= Disk encryption
{parent=Encryption}
{wiki}
= Can a smartphone's PIN or password be brute-forced in an offline attack?
{parent=Disk encryption}
https://security.stackexchange.com/questions/202174/can-a-smartphones-pin-or-password-be-brute-forced-in-an-offline-attack
has a hard time understanding why this is possible, e.g. many people use short 4 digit pins, or a short swipe pattern. Why can't this be cracked easily offline?
= Linux Unified Key Setup
{c}
{parent=Disk encryption}
{wiki}
= LUKS
{c}
{synonym}
{title2}
= Disk encryption password handover plausible deniability
{parent=Disk encryption}
{wiki}
* https://security.stackexchange.com/questions/135846/is-plausible-deniability-actually-feasible-for-encrypted-volumes-disks
* https://security.stackexchange.com/questions/87153/linux-plausibly-deniable-file-system
Can we do better than "wrong password implies random bytes"?
Can the last disk access times be checked via forensic methods?
= GNU Privacy Guard
{c}
{parent=Cryptography}
{tag=GNU package}
{title2=GnuPG}
{title2=GPG}
{wiki}
Generate public private key, test encrypt and test decrypt:
``
# Create your pubkey.
gpg --gen-key
gpg --armor --output pubkey.gpg --export
# Encrypt using someone's pubkey.
gpg --import pubkey2.gpg
echo 'hello world' > hello.txt
gpg --output hello.txt.gpg --encrypt --recipient hello.txt
# Double check it is not plaintext in the encrypted message.
grep hello hello.txt.gpg
# Decrypt.
gpg --output hello.decrypt.txt --decrypt --recipient hello.txt.gpg
diff -u hello.decrypt.txt hello.txt
``
= Internet privacy
{c}
{parent=Cryptography}
{wiki}
= Anonymity
{parent=Internet privacy}
{wiki}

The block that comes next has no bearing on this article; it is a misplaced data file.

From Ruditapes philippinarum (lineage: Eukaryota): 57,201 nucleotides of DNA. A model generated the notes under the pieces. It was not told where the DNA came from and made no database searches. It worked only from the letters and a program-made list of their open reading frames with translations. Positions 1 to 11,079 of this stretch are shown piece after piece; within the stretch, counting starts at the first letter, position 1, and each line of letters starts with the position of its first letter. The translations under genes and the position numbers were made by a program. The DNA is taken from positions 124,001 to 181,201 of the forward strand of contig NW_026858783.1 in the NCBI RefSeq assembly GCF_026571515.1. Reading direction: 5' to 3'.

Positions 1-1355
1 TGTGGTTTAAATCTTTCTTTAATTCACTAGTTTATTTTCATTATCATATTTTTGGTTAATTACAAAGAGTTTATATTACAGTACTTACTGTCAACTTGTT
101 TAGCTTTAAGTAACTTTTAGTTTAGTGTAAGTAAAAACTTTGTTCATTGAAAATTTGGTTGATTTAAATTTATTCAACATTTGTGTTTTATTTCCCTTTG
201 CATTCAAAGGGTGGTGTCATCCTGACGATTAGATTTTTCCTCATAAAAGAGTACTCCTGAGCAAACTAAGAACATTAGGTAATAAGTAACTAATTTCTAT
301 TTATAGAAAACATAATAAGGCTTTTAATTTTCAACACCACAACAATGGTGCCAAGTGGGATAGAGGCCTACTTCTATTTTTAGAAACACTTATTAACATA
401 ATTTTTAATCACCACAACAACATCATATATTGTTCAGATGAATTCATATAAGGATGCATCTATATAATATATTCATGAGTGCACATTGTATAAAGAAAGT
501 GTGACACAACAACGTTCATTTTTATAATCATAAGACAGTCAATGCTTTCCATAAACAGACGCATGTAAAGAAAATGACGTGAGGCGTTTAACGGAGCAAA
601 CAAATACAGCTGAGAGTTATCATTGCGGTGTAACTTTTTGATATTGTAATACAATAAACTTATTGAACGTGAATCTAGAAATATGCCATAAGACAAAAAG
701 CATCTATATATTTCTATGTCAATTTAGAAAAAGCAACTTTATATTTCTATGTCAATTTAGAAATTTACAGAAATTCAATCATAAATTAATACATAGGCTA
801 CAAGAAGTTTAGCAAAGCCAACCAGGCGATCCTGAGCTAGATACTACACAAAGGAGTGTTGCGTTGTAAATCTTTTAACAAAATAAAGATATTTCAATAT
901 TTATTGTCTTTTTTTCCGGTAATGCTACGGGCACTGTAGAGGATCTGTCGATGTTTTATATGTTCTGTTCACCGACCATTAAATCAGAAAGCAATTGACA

= Anonymous
{synonym}
= Anonymously
{synonym}
= Internet privacy organizations
{parent=Internet privacy}
= Riseup
{c}
{parent=Internet privacy organizations}
{wiki}
= Operations security
{parent=Internet privacy}
{wiki}
= Operational security
{synonym}
= OPSEC
{c}
{synonym}
{title2}
= Tor
{disambiguate=anonymity network}
{c}
{parent=Internet privacy}
{wiki}
= Tor Browser
{c}
{parent=Tor (anonymity network)}
{wiki}
= Onion service
{c}
{parent=Tor (anonymity network)}
{wiki=https://en.wikipedia.org/wiki/Tor_(network)#Onion_services}
= Tor Onion service
{c}
{synonym}
= Tor hidden service
{c}
{synonym}
= Onion hidden service
{c}
{synonym}
This is a way to host a server that actually hide the of the server from the client, just like hides the of the client from the server. Amazing tecnology!
This is why it enables hosting things like the : is not able find where the server is hosted, and take it down or identify the owner.
Bibliography:
* https://security.stackexchange.com/questions/38194/how-can-i-get-the-ip-address-for-a-tor-hidden-service-hs-with-a-onion-address
= Dark web
{parent=Onion service}
{wiki}
= Onion service search engine
{parent=Onion service}
= Uncensored Onion service search engine
{parent=Onion service search engine}
This is where "fun" stuff is likely to be.
= The Hidden Wiki
{c}
{parent=Tor (anonymity network)}
{wiki}
= Can ISPs deanonymize Tor users based on timestamps of public posts?
{parent=Tor (anonymity network)}
{wiki}
https://security.stackexchange.com/questions/237632/can-isp-deanonymize-telegram-public-channel-creators
= Ciphertext, plaintext, key and salt
{parent=Cryptography}
= Ciphertext
{parent=Ciphertext, plaintext, key and salt}
{wiki}
= Key
{disambiguate=cryptography}
{parent=Ciphertext, plaintext, key and salt}
{wiki}
= Pre-shared key
{parent=Key (cryptography)}
{wiki}
An overview of what you can do with a pre-shared key with tradeoffs can be found at: https://quantumcomputing.stackexchange.com/questions/142/advantage-of-quantum-key-distribution-over-post-quantum-cryptography/25727#25727 The options are:
*
*
* authentication with some protocol
= Message authentication code
{parent=Pre-shared key}
{wiki}
Bibliography:
* https://crypto.stackexchange.com/questions/59958/is-it-safe-to-hash-a-packet-with-a-shared-secret-to-prove-authenticity
= Man-in-the-middle attack
{parent=Cryptography}
{wiki}
= Man-in-the-middle
{synonym}
= MITM
{c}
{synonym}
{title2}
= Authentication
{disambiguate=cryptography}
{parent=Man-in-the-middle attack}
In the context of cryptography, authentication means "ensuring that the message you got comes from who you think it did".
Authentication is how we prevent the .
Authentication is one of the hardest parts of cryptography, because the only truly secure way to do it is by driving to the other party yourself to establish a so you can do . Or to share your with them if you are satisfied with the safety of .